Years ago I had a conversation with someone who ate a completely plant-based diet, didn’t buy anything made out of animals and would not purchase anything animal tested but refused to call himself Vegan and would correct anyone that referred to him as one. When I asked why, he replied without hesitation, “I don’t believe in following any religion and Veganism is nothing short of religion.” I found this an odd reason and I didn’t completely agree but I have thought of this statement a lot over the years.
Through the followers on my Don’t Fear The Vegan page on Facebook I have been exposed to a wider view of what is involved in being a vegan from different people’s perspectives. Much like religion, each sect or group has their own take and belief system, many of which are willing to call out others for not being as vegan as themselves. I myself have been told I am not vegan because I use chocolate. A friend told me to look up the meaning in the dictionary because I was misguided. In my Webster’s American Family dictionary it simply states, “A vegetarian that omits all animal products from the diet.” The point they were trying to get at is that it has nothing to do with leather, down comforters or wool; it is simply about the diet.
There are so many different takes and like religion where they are all after the same greater reward, vegans are also working toward a greater good though they may follow a slightly different path to get there. This can all be very confusing and there are so many different takes on the subject and that is why we have decided to make our first question: What does “Vegan” mean to you?
This is a very interesting topic. I refer to myself as vegan because it is a label most people are basically familiar with. To be honest, I am about 98% vegan, and I do eat honey. If one of my students gives me a cupcake they made for me I don’t ask if it contains animal products, I eat it and tell them how wonderful it was that they thought of me. Herbivore would probably be a better term for me, and I do like “plant-strong”, but they don’t have as much understanding in the larger world.
But here’s my main thought. Everyone makes their own choices for their bodies and their lives. We are all (or should all be) striving for health but since we are all different in our physical makeups, sometimes the way to achieve that health is different. I try not to judge the choices others make for their health. Because, after all, no one knows exactly what it is like to be me anymore then I know what it is like to be them.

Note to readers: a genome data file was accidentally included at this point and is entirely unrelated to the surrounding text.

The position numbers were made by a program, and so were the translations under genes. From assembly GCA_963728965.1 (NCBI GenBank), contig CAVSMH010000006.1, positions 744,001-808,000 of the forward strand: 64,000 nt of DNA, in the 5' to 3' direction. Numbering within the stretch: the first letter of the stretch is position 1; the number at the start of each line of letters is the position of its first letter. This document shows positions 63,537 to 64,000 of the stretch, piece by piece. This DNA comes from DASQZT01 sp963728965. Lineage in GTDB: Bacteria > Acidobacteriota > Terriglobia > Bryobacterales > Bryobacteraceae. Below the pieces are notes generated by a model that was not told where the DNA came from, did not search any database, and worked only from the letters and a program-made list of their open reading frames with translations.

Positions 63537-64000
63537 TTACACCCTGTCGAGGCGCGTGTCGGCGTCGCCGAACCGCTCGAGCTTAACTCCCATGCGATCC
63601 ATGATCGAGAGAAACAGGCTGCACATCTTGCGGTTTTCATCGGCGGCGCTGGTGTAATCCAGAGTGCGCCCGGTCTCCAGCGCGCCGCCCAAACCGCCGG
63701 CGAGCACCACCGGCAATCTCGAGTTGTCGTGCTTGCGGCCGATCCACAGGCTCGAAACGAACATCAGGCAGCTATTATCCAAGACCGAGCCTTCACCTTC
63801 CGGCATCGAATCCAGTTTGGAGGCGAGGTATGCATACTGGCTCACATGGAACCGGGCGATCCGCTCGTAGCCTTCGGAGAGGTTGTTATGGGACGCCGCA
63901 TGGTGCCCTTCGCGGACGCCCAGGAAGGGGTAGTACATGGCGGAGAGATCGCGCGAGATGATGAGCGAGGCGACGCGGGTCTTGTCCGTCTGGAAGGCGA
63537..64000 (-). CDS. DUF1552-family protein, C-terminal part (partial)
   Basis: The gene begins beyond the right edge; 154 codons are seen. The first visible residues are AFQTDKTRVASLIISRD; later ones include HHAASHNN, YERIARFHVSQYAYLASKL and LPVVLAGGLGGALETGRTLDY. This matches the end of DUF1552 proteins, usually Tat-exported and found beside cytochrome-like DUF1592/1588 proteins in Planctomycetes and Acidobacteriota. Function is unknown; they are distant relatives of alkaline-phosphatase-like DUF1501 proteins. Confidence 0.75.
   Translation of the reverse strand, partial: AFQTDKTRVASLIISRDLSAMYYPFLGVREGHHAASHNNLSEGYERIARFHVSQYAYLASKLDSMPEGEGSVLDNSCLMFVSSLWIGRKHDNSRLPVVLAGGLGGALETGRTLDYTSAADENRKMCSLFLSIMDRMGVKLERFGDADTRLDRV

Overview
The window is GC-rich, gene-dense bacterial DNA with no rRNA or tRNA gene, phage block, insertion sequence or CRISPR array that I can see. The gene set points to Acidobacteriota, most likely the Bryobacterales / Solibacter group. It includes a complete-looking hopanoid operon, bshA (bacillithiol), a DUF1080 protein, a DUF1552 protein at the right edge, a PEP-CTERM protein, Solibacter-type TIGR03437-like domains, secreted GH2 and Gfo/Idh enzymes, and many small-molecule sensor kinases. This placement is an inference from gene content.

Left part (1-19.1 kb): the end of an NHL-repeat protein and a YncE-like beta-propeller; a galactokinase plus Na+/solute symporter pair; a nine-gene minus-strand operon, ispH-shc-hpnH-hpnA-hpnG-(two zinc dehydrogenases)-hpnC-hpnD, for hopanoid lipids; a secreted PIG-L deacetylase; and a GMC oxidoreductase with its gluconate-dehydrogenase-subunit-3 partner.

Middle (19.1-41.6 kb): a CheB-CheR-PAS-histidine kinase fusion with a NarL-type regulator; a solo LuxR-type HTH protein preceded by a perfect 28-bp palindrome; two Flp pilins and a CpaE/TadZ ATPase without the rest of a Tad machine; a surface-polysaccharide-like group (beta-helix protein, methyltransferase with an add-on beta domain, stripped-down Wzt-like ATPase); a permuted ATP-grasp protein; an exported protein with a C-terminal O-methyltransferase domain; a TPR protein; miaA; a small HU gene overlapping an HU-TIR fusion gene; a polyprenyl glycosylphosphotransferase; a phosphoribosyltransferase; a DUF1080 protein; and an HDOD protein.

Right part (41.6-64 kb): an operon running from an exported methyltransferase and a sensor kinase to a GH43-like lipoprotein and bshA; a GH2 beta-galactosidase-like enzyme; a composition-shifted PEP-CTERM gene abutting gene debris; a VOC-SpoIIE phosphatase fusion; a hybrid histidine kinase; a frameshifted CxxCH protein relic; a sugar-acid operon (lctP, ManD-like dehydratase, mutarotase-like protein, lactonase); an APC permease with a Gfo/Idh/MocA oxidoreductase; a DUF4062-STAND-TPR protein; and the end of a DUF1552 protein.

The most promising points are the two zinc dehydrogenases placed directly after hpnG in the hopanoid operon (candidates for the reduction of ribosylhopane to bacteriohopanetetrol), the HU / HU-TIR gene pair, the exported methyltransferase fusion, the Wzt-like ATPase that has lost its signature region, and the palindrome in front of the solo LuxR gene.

Leko Batista says:
August 4, 2011 at 10:57 pm (Edit)
Vegan means everything to me; from a physical perspective, it brings a healthy life without clogs in my arteries, good healthy skin, 25% less chance of developing cancer (which is a good thing for me, it runs in my family), stable weight and my stamina if through the roof. From a spiritual perspective; it made me more compassionate, it gives me peace of mind to know that no being with a beating heart is dying so I can live. I can go on and on about this, but long story short, since I became a vegan I am a whole new person… I’m whole.
I too am ‘mostly’ vegan. Although I fully understand the health benefits of omitting animal products, “never” is not the way I live my life. I will, on occasion eat foods that contain animal products. Non-dogma is our path, but discipline and boundaries do get murky with a non-dogmatic approach. My son is six and although he too is mostly vegan, he loves cheese and is offered it often by friends, and especially at school. Overall we eat mostly plants, fruits, seeds, beans, nuts legumes and some grains. As a Holistic Health Coach, I find that many of us, vegan or omnivorous are overly dependent on bread products and meat or meat-substitute products. From a personal perspective, I do the best I can for myself and my family to consume raw produce and plant-based foods. And I recommend my clients try to “do their best” as well.
To me vegan means being a part of an amazing community of people. Like minded individuals who you are able to bond with through dinners, pot lucks, bbqs and other places where you feel left out because of your life choices.
It means having empathy for animals and taking a step in the right direction to make this world a better place for everyone to live in.
Being vegan isn’t good enough though, radical critique and action are required to make change not simply changing your own personal lifestyle.